p1ne: Are transistors supposed to get really hot? Emitter and collector to breadboard ground and 5 v. respectively (linked to Arduino 5v/ground); base (720 ohm resistor)

If, as you've said, you've connected the Collector directly to +5 and the Emitter to directly to gnd, the transistor will get hot if you then turn it on. Nothing is limiting the collector/emitter current when the transistor is on -- you're essentially shorting +5 to gnd through the transistor.

Not a good idea.

Post a photo of a hand drawn schematic of how you wired it. As already mentioned, it sounds like you have made a serious wiring error.

jcanderson: If, as you've said, you've connected the Collector directly to +5 and the Emitter to directly to gnd, the transistor will get hot if you then turn it on. Nothing is limiting the collector/emitter current when the transistor is on -- you're essentially shorting +5 to gnd through the transistor.

Not a good idea.

thanks I'll read up on how to limit collector/emitter. I'll also learn how to draw schematic instead of posting pictures. I'll remove that one as it's not helping.

Are transistors supposed to get really hot? Emitter and collector to breadboard ground and 5 v. respectively (linked to Arduino 5v/ground);

Not suprised it’s getting hot with the emitter to ground and the collector to 5V.
You are expected to learn how to use a transistor before actually doing it. Does that make sense ?
Just out of curiosity, have you ever actually read the datasheet for a 2N2222 transistor ? Do you know what the maximum current is ? Do you know Ohm’s Law ? Do you know how to calculate the current across the CE junction with the emitter to ground and the collector to +5V based on the collector-emitter saturation voltage ? (0.3V @ Ic=150 mA => Rce=2 ohms.
Ice with e=0V, c = 5V , =5V/2 ohms = 2.5A . (actually, I think you loaded the onboard 5V regulator down enough to put it into shutdown mode which probably saved the transistor. If you put a meter on the arduino 5V and repeat that experiment I think you will see that it was not 5V at all but much lower.

thanks I’ll read up on how to limit collector/emitter. I’ll also learn how to draw schematic instead of posting pictures. I’ll remove that one as it’s not helping.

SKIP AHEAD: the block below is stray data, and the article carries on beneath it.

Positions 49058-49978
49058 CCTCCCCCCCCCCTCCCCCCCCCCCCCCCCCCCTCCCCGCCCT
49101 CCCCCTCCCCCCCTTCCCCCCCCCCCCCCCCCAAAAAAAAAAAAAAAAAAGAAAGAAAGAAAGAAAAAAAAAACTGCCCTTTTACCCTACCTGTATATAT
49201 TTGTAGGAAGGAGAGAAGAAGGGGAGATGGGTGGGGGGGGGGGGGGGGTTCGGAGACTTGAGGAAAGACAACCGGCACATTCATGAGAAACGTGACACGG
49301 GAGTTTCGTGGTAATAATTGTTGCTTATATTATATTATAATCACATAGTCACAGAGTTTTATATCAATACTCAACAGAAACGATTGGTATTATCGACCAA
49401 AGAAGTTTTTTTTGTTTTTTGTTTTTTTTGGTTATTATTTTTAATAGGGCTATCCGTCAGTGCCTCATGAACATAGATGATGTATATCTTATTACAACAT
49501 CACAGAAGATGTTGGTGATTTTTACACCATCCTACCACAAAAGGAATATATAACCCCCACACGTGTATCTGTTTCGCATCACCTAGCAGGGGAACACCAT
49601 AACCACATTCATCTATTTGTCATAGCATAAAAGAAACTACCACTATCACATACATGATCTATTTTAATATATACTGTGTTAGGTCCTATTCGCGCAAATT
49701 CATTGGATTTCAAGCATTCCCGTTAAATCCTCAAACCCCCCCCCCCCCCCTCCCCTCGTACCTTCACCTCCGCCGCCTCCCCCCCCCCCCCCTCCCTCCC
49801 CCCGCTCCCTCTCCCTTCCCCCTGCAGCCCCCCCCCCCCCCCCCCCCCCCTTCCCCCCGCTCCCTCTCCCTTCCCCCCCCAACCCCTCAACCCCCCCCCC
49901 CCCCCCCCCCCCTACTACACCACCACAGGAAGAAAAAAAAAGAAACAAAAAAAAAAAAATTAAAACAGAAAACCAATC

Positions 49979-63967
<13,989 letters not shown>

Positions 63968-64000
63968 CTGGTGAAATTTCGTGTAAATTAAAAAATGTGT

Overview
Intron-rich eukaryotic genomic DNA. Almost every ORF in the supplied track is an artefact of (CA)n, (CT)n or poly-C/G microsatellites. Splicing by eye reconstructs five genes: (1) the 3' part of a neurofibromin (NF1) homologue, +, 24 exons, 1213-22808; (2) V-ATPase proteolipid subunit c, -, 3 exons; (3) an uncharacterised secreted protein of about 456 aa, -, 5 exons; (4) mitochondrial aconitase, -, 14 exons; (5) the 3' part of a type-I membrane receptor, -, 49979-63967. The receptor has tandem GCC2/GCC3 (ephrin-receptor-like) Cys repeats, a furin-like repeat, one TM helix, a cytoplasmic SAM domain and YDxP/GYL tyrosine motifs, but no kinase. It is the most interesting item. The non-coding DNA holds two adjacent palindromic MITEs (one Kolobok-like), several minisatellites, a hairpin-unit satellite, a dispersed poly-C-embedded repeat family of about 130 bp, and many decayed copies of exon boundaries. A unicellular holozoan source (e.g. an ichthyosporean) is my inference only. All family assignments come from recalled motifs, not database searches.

Really ? You have to “read up” on that ? How about just putting a LOAD between +Vcc and the COLLECTOR ? (as shown in Pwillards schematic) (instead of shorting out the C-E junction) .
( If it were a PNP I would suggest adding the load between the Emitter and GND). You limit the current by having a LOAD. If you need to "read up " to know that then maybe you aren’t quite ready to design your own circuits. I think I would use a 5V micro relay to switch the radio Vcc. If you’re going to use a solid state device I think a high side PNP/P-channel Mosfet switch between +Vcc and radio Vcc would be better than using an NPN transistor for the reason given by Russelz (in case you didn’t notice he has 40 years experience designing RF circuits. I think he knows what he is talking about)

What exactly are you trying to switch? The common 433.92 Mhz OOK transmitters are simply a keyed oscillator, and they only transmit when the data pin is high, as the data pin forward biases the oscillator transistor , thus making it oscillate. When the data pin is low the Transmitter draws no current.

mauried: What exactly are you trying to switch? The common 433.92 Mhz OOK transmitters are simply a keyed oscillator, and they only transmit when the data pin is high, as the data pin forward biases the oscillator transistor , thus making it oscillate. When the data pin is low the Transmitter draws no current.

As in reply #6. But the receiver does draw idle current.

mauried: What exactly are you trying to switch? The common 433.92 Mhz OOK transmitters are simply a keyed oscillator, and they only transmit when the data pin is high, as the data pin forward biases the oscillator transistor , thus making it oscillate. When the data pin is low the Transmitter draws no current.

I thought a transistor might be able to switch transmitter on/off so that 1 Arduino could transmit and receive (presently it can't do both at the same time). Something like this post.